‘Substantial’ debts force iconic club to close

Layton Institute on Westcliffe Drive, Layton.
Layton Institute on Westcliffe Drive, Layton.
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ONE of Blackpool’s oldest social clubs is to close its doors.

Layton Institute will shut on Sunday after members were told it was no longer financially viable to keep the struggling venue open.

It was agreed to close the club on 
Westcliffe Drive – which had been due to celebrate its centenary later this year – following an emergency meeting.

Committee member Mark Luxton said: “The committee has done its utmost to save the club but in the end we felt we had to close rather than go on losing money week after week.

Mr Luxton refused to put a figure on the debt the club was in, but said it was “substantial”.

There is a hope the club can set up elsewhere.

Mr Luxton added: “We have looked at every single thing we can think of. Over the last 12 years we have managed to cut expenditure by more than 60 per cent but the fall in custom has counter-acted that.

“Layton Institute is a legendary venue and this is far from the end.

“We believe by selling the building now and putting some money aside, we can go forward for the future.

“People are sad but spirits were higher than expected following the meeting. We will now be looking at all the options.”

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Around 300 of the club’s 2,000 members attended the emergency meeting.

Earlier this year members agreed to sell the club’s bowling green for a housing development in a bid to tackle some of its debts.

But Blackpool Council’s planning committee turned down the application. Developer Wendy Fletcher warned at that time that without the revenue from the housing scheme, the club would close.

A revised application has since been submitted and is awaiting a hearing date.

Member Dave Earl, of Mansfield Road, Layton, said: “It’s a sad day, though I wasn’t really surprised.”

The lifelong member, 76, said he was worried for those who would lose a job as much as for those who were losing a meeting place.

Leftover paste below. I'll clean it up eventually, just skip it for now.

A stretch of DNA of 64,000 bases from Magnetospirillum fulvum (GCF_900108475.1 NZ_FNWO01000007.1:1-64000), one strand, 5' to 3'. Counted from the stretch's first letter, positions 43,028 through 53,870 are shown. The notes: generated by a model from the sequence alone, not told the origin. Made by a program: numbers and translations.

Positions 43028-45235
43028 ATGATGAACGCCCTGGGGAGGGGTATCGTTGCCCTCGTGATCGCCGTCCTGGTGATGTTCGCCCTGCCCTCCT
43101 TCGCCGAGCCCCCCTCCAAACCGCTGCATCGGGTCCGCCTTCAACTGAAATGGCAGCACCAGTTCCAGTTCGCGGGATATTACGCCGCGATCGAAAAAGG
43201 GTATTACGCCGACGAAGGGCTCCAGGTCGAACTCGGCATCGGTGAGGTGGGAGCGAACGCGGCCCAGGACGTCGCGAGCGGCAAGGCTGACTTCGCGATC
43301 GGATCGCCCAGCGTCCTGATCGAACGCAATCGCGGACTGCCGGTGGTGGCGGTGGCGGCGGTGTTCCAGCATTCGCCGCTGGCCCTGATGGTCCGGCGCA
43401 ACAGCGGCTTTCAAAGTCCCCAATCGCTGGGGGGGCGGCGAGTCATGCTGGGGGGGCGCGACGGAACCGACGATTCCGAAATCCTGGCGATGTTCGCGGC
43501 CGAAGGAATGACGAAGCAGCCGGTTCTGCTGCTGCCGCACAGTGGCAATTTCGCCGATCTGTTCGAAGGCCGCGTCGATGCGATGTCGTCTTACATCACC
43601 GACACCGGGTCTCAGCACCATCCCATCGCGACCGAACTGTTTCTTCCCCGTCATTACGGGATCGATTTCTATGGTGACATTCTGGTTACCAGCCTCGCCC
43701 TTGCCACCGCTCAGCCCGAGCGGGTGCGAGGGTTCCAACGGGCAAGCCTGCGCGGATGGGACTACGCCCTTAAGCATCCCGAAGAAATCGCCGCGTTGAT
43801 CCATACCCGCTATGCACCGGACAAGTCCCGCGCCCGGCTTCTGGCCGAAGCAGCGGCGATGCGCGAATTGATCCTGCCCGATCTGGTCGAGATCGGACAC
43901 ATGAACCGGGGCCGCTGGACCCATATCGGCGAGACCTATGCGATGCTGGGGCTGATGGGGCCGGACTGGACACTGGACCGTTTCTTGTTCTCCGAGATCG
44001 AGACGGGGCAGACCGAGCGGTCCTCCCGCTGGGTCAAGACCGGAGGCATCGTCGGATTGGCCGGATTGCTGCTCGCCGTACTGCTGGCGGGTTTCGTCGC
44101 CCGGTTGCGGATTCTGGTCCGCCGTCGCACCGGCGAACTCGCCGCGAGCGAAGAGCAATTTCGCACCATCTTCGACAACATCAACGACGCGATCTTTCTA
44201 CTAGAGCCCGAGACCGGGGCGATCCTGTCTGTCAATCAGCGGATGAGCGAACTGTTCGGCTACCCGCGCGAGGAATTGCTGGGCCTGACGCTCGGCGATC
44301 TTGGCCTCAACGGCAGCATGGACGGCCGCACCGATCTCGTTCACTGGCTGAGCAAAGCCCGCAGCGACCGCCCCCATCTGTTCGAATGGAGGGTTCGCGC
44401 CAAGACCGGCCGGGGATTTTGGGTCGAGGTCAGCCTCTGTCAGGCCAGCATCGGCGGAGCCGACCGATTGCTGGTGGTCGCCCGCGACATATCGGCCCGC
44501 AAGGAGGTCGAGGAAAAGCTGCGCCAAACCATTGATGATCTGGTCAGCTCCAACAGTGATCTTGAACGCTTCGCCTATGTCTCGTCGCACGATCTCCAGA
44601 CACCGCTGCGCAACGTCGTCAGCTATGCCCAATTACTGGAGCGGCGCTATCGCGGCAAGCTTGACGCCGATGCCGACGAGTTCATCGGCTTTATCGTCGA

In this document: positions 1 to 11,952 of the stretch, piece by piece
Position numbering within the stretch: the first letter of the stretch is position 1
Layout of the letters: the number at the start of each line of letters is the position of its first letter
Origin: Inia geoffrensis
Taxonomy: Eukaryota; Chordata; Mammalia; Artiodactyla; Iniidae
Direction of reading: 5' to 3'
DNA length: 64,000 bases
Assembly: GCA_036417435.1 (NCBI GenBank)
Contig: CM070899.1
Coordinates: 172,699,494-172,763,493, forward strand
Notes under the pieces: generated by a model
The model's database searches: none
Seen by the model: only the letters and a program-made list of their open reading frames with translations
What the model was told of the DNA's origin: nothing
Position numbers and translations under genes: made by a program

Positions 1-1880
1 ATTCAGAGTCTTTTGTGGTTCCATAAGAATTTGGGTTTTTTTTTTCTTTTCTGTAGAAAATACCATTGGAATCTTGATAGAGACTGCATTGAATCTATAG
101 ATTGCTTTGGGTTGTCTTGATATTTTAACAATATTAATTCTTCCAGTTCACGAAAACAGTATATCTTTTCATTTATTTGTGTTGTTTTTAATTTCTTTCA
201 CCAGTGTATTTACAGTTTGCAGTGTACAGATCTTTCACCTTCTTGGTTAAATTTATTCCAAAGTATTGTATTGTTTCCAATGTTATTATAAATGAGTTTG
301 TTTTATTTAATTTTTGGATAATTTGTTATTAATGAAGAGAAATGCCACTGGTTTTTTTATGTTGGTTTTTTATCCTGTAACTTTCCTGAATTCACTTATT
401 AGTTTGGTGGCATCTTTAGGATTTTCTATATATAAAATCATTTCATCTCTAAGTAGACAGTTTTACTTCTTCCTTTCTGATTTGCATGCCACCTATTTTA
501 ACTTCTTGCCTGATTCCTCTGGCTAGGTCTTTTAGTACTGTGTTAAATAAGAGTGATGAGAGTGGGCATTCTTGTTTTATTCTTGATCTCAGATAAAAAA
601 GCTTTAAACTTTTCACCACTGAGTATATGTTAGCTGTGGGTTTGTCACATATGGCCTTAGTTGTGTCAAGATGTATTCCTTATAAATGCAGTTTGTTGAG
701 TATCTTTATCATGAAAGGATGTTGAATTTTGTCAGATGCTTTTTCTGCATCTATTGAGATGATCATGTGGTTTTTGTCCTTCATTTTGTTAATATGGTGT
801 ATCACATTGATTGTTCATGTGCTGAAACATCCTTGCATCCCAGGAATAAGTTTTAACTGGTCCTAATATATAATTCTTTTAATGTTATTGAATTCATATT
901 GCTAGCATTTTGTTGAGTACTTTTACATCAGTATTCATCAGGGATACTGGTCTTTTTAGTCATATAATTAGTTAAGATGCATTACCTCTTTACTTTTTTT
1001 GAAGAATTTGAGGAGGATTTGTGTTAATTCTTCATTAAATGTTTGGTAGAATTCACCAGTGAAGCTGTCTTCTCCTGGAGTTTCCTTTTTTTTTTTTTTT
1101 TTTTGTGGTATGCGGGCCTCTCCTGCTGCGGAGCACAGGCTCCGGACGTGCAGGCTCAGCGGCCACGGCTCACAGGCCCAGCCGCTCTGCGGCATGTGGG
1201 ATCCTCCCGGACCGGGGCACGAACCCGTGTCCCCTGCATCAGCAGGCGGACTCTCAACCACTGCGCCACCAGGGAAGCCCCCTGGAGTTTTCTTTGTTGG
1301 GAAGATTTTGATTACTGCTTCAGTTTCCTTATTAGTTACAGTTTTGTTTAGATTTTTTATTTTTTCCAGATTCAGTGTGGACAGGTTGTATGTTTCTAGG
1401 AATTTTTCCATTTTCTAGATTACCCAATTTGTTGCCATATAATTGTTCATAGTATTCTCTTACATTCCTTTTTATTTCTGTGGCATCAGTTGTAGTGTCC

He added: “It’s been a piece of the community. It’s not just the end of an era, it’s the amount of job losses too.”

The institute was earmarked for protected status as part of a local list of important buildings in the town being drawn up by the council.

The current building was constructed in 1925, but before that the club was born in a bungalow on the opposite side of Westcliffe Drive at the junction with Lynwood Avenue, which was demolished and replaced with a shop. In 1913, it is recorded members met in a loft above a stable.

The venue has played host over the years to famous entertainers including Paul O’Grady who brought his Lily Savage show to the club to be filmed to appear on television, and singer Joe Longthorne.

It was the last social club in Blackpool to have its own dedicated summer season of shows and held a Christmas show annually until last year.

Cathy Hurley, of Layton Traders Association, said the closure of the club would be a massive blow to the community.

She added: “We lost The Windmill pub not long ago, so it’s very, very sad to be losing the institute as well.

“It will be a real blow to the community. It has been here for 100 years and soon it will be gone.

“It has been a focal point for the community. But things like the recession and the smoking ban have hit a lot of places hard.”

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